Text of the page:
No confusion here with gender identity
I totally agree with the comments in the letter written by Bill Davis of Rogers re: the everlasting use of “you guys” these days. When I have replied, quite clearly and distinctly, “I am NOT a guy,” it is invariably met with a blank and vapid stare. Mr. Davis’ sentences were, “Hi, guys. My name is so-and-so and I will be taking care of you tonight. Can I start you guys off with something to drink?” Then, “OK, guys, here are your drinks and your order should be out shortly.” Next, “Can I get you guys anything else?”
Why isn’t it possible for restaurant owners, for instance, to firmly instruct their waitpeople that none of the “guys” or “you guys” should be used in these sentences?
Just eliminate them and you will note that the comments or questions make perfect sense without them. It is offensive to women to be constantly referred to as guys! It has occurred to me that one should always speak with the manager. Comments to the waitpeople have no effect!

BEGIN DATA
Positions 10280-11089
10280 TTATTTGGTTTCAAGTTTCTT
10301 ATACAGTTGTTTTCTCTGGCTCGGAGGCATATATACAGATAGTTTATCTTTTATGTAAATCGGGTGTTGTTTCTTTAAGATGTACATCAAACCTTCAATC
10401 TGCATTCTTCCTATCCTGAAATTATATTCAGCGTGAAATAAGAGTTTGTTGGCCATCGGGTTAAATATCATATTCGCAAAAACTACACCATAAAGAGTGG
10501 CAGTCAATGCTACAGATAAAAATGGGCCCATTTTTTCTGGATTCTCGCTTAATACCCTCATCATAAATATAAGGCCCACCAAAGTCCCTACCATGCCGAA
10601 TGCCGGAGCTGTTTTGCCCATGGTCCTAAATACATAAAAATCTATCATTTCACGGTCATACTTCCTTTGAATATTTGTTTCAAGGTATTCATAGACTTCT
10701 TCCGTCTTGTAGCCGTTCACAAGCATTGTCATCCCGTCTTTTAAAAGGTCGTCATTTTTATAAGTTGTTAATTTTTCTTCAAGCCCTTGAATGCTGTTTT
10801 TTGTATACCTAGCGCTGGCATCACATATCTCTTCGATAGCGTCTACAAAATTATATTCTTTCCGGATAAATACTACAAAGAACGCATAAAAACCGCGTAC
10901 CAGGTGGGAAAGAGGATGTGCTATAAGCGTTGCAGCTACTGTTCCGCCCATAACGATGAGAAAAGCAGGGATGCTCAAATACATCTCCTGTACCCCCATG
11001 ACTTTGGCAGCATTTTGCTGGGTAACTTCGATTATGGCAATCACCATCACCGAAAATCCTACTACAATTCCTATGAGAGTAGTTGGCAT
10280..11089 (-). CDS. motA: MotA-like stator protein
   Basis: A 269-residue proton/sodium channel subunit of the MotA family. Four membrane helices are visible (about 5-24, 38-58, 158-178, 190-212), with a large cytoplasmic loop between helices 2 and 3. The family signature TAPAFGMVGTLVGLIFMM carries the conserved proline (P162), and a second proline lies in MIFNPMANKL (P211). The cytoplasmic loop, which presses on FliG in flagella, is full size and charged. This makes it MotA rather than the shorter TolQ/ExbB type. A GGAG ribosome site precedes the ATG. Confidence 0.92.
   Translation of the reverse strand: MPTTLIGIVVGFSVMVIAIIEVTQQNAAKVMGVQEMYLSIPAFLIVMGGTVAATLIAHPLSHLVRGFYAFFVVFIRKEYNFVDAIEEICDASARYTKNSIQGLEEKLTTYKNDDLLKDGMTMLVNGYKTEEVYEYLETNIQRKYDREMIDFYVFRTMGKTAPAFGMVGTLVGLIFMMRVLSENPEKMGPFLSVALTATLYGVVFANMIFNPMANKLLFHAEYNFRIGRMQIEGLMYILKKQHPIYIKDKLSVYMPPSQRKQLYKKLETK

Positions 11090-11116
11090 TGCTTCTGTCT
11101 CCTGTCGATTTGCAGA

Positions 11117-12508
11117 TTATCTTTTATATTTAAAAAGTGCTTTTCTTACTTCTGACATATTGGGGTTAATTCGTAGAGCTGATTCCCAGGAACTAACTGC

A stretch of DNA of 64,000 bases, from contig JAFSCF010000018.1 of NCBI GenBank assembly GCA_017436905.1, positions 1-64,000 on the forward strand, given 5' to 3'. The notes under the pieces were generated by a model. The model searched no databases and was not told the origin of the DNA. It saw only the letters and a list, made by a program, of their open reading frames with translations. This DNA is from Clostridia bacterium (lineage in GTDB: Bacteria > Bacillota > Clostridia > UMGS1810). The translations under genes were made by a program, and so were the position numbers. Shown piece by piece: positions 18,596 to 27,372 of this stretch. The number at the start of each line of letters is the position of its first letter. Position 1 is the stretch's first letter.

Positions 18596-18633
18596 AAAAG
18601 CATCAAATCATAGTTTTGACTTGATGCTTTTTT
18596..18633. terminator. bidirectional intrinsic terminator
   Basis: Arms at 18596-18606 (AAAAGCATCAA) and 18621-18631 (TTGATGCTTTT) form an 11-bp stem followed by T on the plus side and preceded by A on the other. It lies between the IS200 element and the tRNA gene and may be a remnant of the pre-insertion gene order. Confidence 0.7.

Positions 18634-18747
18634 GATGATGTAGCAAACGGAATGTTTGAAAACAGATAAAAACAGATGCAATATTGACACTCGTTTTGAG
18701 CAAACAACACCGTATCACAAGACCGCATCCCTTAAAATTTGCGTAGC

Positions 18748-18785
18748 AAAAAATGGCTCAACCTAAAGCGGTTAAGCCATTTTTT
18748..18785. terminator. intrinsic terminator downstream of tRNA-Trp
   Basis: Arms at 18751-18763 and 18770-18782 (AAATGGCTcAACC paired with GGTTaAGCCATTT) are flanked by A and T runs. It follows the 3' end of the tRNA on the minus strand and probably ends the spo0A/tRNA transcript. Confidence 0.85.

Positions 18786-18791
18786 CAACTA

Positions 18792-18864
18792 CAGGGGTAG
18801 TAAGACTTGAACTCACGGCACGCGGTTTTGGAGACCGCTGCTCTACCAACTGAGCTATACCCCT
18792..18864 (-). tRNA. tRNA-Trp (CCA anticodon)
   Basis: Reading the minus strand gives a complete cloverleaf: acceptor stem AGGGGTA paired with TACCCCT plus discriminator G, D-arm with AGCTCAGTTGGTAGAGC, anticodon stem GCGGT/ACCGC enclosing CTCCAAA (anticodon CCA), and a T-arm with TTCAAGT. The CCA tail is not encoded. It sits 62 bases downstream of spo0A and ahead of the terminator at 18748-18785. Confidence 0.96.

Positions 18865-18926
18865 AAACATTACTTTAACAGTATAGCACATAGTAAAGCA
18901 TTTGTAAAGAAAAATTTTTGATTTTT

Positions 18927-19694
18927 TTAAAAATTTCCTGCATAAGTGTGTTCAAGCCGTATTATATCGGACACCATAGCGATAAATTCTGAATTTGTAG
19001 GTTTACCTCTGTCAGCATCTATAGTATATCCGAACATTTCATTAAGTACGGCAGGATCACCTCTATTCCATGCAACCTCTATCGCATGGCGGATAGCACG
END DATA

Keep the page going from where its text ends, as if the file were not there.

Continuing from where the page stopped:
OK, I am 86 and picky, and also a big fan of your grammar maven. Re: the last sentence, it is certainly possible that the waitperson “can” get you something else.
The question should be, “May I get you anything else?” I am disheartened by the fact that the majority of people these days just don’t seem to care at all about the proper use of the language.
Of course, it is impossible to change the mindset of so many people.
A habit like that discussed above is all too firmly ingrained.
However, if managers were to institute a specific rule re: this matter and impose penalties if there were infractions, it might help. BETTY J. BROKAW